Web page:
Interior of Central Synagogue
New York Mutual Life Insurance Company Building, top three floors added later designed by Philip Roos

Henry Fernbach (1829-1883)[1] was an architect in New York City. Born in Breslau in Germany, he immigrated to the U.S. in 1848[2] or in 1855.[3]

Fernbach was a Prussian Jew,[3] and trained at the Bauakademie in Berlin.[4] He is noted for his synagogue designs, mainly in the Moorish Revival architecture style,[3] and for his cast iron facades. Between 1867 and 1883 Fernbach designed more than two dozen of the properties now contributing to the SoHo - Cast Iron Historic District.[5]

He served as Treasurer of the United Association of American Architect.[2] Alfred Zucker and Theodore de Lemos partnered with him. Paul J. Pelz worked as a chief draftsman for him. He designed the German Savings Bank with Edward H. Kendall.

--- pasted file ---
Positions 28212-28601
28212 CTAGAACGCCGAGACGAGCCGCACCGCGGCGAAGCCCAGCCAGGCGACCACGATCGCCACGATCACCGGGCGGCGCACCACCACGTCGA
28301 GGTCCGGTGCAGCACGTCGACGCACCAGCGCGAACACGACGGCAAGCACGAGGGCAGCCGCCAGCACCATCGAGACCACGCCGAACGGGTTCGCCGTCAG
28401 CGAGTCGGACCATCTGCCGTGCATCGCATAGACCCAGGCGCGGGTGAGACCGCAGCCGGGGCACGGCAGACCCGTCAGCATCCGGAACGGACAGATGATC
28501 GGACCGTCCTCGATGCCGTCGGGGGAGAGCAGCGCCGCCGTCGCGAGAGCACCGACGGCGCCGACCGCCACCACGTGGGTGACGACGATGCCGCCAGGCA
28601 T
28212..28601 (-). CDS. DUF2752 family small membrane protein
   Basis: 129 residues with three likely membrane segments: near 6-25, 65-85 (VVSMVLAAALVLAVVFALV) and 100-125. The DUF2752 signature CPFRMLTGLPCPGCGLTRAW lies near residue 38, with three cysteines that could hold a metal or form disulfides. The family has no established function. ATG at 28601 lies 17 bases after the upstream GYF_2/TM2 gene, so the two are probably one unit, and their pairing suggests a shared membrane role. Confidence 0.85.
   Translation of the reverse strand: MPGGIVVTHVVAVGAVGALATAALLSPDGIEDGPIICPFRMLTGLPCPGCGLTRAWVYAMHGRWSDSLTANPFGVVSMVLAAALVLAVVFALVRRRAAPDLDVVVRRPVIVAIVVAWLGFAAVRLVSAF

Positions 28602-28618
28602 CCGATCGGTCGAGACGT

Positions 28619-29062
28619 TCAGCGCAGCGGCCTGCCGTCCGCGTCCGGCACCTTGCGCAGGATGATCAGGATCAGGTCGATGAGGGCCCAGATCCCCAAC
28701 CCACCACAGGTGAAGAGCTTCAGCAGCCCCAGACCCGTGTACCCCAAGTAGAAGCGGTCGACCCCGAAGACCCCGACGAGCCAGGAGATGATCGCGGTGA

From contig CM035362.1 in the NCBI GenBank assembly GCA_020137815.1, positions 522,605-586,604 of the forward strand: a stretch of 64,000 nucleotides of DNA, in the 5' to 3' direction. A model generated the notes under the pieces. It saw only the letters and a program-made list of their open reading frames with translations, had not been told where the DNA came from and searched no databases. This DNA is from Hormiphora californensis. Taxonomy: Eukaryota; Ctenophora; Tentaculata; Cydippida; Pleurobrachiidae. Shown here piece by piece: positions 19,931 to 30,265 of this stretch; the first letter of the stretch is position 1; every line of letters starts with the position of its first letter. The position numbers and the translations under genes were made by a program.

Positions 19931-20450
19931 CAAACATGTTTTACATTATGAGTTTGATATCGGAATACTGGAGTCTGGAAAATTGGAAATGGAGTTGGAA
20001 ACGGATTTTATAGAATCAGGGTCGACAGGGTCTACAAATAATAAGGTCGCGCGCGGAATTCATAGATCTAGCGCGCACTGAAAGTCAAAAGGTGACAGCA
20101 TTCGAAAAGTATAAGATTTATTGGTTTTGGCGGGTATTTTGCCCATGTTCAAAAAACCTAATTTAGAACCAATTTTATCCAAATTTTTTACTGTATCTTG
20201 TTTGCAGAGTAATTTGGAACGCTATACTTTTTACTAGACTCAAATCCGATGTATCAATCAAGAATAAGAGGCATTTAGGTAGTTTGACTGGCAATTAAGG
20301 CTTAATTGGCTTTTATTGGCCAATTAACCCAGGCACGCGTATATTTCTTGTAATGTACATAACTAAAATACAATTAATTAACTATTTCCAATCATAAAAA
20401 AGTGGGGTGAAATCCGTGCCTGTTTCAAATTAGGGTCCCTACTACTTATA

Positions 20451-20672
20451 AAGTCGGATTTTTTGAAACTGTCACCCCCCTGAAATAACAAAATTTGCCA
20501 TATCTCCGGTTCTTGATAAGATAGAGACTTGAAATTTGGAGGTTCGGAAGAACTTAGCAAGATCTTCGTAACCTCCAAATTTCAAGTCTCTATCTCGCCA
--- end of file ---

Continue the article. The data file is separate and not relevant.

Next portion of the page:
WorkEdit

ReferencesEdit

  1. ^ "Henry Fernbach". Philadelphia Buildings. Retrieved 5 August 2018.
  2. ^ a b c Passikoff, Alexander G. (September 8, 2011). A Façade of Buildings: A Collection of Architectural Styles, Architects, and Their Buildings That Make Up the Face of New York pp. 82–83
  3. ^ a b c Henry Fernbach New York Architecture
  4. ^ a b Bedoire, Fredric. The Jewish Contribution to Modern Architecture, 1830-1930 pp. 425–426.
  5. ^ "NRHP Nomination Form, SoHo Cast Iron Historic District". US Dept of Interior. Retrieved 5 August 2018.
  6. ^ The New Jewish Orphan Asylum October 29, 1863
  7. ^ Temple Emanu-El
  8. ^ Temple Emanu-El image NYC-architecture.com
  9. ^ a b c White, Norval; Willensky, Elliot; Leadon, Fran. AIA Guide to New York City.
  10. ^ "New York Mutual Life Insurance Company Building, 1001-1005 Chestnut Street, Philadelphia, Philadelphia County, PA". Library of Congress. Retrieved 5 August 2018.